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Michelle Yeoh elevates Netflix’s overstretched martial arts dramedy ‘The Brothers Sun’

The Columbian
Published: January 22, 2024, 6:06am

“The Brothers Sun,” which premiered Thursday on Netflix, is a hodgepodge of a martial arts family dramedy, elevated by the presence and performance of Michelle Yeoh. And you can quote me.

We begin in Taipei, Taiwan, in a glass-walled apartment in a modern skyscraper, where handsome, fit Charles Sun (Justin Chien) is baking a cake while “The Great British Baking Show” plays on his big-screen television. A team of masked assassins bursts in. He dispatches them with furious-fisted ease, but at the cost of his cake burning. Obviously, there is more to Charles than combining the dry and wet ingredients, but food — the modern filmmaker’s shortcut to adding dimension to genre characters — will be a motif throughout.

Enter Charles’ father, Big Sun (Johnny Kou), clearly some sort of major gangster — he’s the head of the Jade Dragons Triad — who has been drawn out of hiding. Charles, something of a grim hothead when he isn’t patiently waiting for the dough to rise, suspects rival Sleepy Chan or his son Drowsy Lee of being behind the attack, though any direction a finger points in the first 10 minutes of an eight-hour story is going to be pointing in the wrong direction. Big Sun has barely warned Charles not to jump to conclusions when a bullet pierces the window and Big Sun, who collapses, pronouncing the name of Charles’ mother.

Over in Los Angeles, Bruce Sun (Sam Song Li), who was removed from Taipei as a child, is driving for Lyft — two women throw up in his car, to indicate how that’s going — and living with his (and Charles’) mother, “Mama” Eileen (Yeoh), in the San Gabriel Valley, a hub of Chinese and Taiwanese life. (There is a good deal of community specificity.) His secret ambition, a career in improv, is indicated by his “Yes and” keychain, but he’s studying to go to medical school to please Eileen. He’s an amiable goofball living in ignorance of the family business.

And then his brother, on a mission to “protect the family” — a mantra that will be repeated with wearying regularity across the following hours, until one asks “Who says?” and “What for?” — shows up. Charles has barely let himself into his mother’s kitchen when another masked assassin arrives; he will declare, “Riddance of evil must be thorough” before becoming a severed head in a bag. Eileen enters, greets the son she hasn’t seen in years and deplores the mess and his beard. “I brought pastries,” says Charles.

Bruce will come upon his mother carving up the body for easy transport and learn something of the bigger picture.

“My whole life is a lie,” he wails.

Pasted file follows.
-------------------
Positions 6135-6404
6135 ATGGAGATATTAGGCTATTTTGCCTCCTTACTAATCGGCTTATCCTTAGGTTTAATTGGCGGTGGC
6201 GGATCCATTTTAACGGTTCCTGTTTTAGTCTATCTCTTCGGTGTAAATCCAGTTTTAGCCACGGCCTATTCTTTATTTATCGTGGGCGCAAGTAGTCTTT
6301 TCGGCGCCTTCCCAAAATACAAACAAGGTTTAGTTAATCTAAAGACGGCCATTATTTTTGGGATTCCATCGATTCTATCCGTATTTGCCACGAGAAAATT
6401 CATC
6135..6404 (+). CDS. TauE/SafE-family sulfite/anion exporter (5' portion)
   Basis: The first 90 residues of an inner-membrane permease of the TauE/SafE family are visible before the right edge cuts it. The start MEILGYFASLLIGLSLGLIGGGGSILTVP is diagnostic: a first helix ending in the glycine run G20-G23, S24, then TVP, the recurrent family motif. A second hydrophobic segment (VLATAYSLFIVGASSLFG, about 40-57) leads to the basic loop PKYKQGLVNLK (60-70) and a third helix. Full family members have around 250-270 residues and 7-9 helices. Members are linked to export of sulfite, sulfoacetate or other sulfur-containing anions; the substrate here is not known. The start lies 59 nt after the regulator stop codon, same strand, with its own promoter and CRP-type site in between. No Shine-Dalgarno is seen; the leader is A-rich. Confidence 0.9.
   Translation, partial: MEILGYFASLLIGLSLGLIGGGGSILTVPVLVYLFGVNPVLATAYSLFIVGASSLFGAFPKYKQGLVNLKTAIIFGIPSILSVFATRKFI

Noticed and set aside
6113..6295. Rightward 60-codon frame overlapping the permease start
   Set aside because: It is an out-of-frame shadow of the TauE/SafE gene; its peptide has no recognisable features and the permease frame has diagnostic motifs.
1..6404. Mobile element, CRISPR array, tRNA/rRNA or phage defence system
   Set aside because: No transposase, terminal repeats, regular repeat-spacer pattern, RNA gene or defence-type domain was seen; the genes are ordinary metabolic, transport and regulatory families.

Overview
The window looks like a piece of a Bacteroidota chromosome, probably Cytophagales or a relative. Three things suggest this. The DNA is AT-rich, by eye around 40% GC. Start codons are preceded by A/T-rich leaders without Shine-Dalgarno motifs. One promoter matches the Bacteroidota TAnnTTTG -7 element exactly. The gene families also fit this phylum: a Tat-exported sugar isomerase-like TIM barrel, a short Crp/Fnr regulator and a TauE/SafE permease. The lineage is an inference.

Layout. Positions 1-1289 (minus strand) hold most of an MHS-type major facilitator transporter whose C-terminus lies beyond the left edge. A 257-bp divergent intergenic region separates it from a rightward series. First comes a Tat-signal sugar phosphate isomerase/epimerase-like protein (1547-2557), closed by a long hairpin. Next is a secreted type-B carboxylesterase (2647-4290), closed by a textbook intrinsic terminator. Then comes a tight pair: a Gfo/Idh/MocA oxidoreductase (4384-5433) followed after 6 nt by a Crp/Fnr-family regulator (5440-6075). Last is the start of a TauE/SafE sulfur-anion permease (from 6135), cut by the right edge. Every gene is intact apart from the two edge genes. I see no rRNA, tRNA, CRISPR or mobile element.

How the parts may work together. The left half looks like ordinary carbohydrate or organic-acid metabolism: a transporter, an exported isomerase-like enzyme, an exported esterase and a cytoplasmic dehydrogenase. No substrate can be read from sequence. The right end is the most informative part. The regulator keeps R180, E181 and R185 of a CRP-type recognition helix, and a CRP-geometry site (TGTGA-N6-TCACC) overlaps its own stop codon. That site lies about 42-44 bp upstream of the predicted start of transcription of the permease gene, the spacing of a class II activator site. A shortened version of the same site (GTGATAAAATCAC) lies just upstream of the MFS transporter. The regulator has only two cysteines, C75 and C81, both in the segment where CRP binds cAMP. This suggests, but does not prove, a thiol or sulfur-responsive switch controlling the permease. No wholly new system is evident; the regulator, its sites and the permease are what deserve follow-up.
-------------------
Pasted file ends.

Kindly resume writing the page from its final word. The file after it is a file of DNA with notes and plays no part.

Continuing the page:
“Not your whole life,” his mother says tenderly. Yeoh will get a good deal of humor out of this “Nothing to worry about, now study for your test attitude” throughout the show. (“It’s 8 percent of the grade” is a sort of running joke. )

Also in the mix are Bruce’s dopey, video game-playing, drug-dealing, gangster wannabe Korean friend TK (Lee Joon); family friend and protector Blood Boots (Jon Xue Zhang), who lights up the screen; his dour partner Xing (Jenny Yang), who draws light from it; Grace (Madison Hu), who improbably chats up Bruce in class; June (Alice Hewkin), a tattoo artist with an agenda; Alexis (Highdee Kwan), an ambitious deputy DA (“not a cop,” she insists, but, really, a cop), who knows Charles from the old neighborhood, when his nickname was “Little Fatty”; and an Asian water minotaur.

Though fundamentally a comedy, with a surprising, if disingenuous, pitch for nonviolent conflict resolution and a few thoughts about what constitutes manliness — Bruce is repeatedly described as being “soft” — the series can be plenty brutal and nasty when it comes to torture or gratuitous beatings or sharp things going into bodies. The fight scenes, which run at Mack Sennett speed, can be hard to track, though some at least are shot in long takes, rather than relying on editing for excitement, and so read balletically.

The skin is nearly worn through from my beating this drum, but eight hours is more television than most series — unless they have an essentially episodic structure, like “Poker Face,” or are extremely well written — can support. Material is stretched thin and/or overloaded with side plots and extraneous business.

Created by Brad Falchuck and Byron Wu, “The Brothers Sun” is basically a B picture — not a criticism by any means — whose work might be done in half the time. It doesn’t help that the central mystery of the story is made more or less obvious from the beginning with that unsubtle slogan, while characters we are meant to regard as clever go looking for enemies in the wrong places.